"Okay, Stephen, close your eyes and travel back to that park in Chicago," Sara said softly. "Who's there?"
"It's me, " I said. "I'm about 8. I'm sitting on a bench."
"What's the boy trying to tell you?"
"That he feels all alone. Since his parents got divorced, he almost never sees his dad." Then a scene flashed before me, so vividly that it might have been happening that very instant. "My parents are having a terrible argument," I say. "My mother runs out to the porch in a rage and starts to pound her head on the tile floor. My dad finally stops her, leads her to bed. But then he leaves the house." I feel my throat closing. I hadn't thought about this incident for years.
"No wonder I was attracted to Maria's sadness," I muse. "No wonder I wanted to save her. But I can't, can I?"
"No," she says quietly. "Not if you want to survive." Sara leans forward, meeting my eyes. "Maria isn't your mother. And you're now a father."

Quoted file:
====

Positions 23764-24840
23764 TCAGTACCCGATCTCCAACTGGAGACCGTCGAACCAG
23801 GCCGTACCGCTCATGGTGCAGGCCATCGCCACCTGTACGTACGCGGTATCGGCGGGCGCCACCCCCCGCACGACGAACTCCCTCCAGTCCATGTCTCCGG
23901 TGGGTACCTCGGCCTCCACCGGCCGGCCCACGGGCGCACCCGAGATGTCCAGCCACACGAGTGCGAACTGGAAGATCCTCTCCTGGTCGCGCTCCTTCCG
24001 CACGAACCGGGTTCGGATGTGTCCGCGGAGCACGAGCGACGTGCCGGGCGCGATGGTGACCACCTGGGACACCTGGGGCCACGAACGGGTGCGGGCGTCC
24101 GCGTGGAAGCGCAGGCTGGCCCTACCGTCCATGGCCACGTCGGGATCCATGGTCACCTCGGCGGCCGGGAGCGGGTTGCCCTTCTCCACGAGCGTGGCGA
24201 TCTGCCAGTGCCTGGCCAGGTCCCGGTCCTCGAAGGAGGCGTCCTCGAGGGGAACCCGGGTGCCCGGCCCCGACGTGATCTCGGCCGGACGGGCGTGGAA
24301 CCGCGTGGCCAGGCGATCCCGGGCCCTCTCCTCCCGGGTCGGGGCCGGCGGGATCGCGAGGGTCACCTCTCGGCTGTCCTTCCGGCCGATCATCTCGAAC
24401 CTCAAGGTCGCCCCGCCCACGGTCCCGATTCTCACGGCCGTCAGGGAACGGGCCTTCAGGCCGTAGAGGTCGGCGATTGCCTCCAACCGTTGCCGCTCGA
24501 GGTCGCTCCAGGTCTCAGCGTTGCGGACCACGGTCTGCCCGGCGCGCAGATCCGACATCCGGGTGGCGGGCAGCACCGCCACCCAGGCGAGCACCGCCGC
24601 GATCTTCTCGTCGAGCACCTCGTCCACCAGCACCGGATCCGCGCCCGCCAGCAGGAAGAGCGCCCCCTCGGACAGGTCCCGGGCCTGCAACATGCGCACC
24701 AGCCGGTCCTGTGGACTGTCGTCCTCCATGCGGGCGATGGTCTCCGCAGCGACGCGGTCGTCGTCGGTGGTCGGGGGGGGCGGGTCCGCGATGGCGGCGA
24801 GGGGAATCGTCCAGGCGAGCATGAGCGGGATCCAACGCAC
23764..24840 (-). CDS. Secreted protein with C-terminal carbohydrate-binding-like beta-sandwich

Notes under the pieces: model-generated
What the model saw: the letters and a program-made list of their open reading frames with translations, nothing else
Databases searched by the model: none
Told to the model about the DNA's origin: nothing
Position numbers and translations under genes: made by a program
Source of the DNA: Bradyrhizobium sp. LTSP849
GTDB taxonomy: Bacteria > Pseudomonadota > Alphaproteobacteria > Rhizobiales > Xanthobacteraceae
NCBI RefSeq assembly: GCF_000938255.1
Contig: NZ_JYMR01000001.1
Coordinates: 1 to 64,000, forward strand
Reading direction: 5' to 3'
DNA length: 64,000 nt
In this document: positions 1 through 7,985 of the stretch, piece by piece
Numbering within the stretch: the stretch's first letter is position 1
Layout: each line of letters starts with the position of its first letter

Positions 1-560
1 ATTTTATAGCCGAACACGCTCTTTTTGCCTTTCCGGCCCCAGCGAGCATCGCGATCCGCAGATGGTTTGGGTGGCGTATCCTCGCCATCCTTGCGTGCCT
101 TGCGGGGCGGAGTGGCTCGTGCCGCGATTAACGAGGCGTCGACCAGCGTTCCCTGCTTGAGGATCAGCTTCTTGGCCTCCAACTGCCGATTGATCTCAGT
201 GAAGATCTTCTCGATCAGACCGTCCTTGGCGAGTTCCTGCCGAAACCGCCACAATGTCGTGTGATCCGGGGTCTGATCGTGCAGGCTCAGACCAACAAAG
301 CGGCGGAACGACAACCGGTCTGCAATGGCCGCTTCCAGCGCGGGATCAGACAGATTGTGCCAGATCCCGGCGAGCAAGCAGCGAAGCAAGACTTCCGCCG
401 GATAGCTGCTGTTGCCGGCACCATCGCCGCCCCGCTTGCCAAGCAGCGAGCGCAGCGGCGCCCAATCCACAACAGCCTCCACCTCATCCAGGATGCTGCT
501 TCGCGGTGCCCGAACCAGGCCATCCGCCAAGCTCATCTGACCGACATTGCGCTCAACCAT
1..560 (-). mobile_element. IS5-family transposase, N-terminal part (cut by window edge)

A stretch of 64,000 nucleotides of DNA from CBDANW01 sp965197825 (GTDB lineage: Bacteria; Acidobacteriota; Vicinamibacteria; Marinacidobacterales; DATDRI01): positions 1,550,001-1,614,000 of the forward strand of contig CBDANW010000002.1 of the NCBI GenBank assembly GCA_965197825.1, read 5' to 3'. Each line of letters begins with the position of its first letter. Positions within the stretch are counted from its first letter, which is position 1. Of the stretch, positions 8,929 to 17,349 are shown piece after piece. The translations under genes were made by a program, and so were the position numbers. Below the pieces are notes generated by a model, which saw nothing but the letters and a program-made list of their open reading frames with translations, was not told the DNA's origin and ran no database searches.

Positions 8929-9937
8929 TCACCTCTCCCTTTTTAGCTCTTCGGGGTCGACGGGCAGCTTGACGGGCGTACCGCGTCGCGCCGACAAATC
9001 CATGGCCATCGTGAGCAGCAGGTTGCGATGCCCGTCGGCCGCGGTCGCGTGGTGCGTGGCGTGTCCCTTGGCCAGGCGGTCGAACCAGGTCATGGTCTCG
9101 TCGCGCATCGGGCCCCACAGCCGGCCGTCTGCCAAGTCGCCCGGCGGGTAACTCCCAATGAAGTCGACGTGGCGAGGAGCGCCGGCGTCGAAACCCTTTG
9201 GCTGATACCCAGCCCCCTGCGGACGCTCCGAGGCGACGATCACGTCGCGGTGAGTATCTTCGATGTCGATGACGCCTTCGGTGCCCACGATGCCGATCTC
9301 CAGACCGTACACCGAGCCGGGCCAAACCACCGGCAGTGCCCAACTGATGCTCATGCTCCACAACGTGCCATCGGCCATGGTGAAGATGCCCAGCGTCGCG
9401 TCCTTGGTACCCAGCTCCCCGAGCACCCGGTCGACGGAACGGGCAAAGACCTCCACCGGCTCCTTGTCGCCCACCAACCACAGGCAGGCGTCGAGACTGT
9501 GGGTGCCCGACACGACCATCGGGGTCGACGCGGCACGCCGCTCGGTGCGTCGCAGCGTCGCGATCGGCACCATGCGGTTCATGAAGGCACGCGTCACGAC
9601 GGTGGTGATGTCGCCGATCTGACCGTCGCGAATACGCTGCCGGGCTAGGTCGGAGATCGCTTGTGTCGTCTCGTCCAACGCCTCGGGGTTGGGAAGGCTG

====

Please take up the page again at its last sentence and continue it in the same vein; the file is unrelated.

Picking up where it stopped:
Two weeks later, during a rare night when I'd finally fallen into a deep sleep, I awoke to tapping at the door of the tiny apartment where my daughter and I were temporarily living. I opened the door to the last person I wanted to see at 2 a.m.—Maria.
"Stephen," she said, her voice faltering. "I have pancreatic cancer."
As she stood in the doorway, Maria looked pale and fragile, almost hauntingly vulnerable. And I felt it, bodily: the old urge to swoop down, gather her up, pluck her from the precipice. She needs me. Silently, I willed myself to remember my new life—its calm, its structure, its moments of quiet pleasure. In the next room, I could hear the sounds of my daughter's breathing. She was the one who needed me. She was the one I would protect.
"I'm so sorry, Maria," I said, inching the door shut. "We'll talk tomorrow."
"I don't believe it," said Sara when I called her, distraught, the next morning. Her tone—less like a therapist than some indignant, protective friend—startled me into action. A few phone calls to Maria's friends confirmed Sara's suspicions. Maria wasn't dying. She just wanted me back.
A few weeks later, on a sunny June morning, the phone rang in my kitchen. It was Sara's business partner. Her voice was low and tight. "Sara's husband just died," she said. It had been sudden: a mountain-climbing accident. Oh, Sara.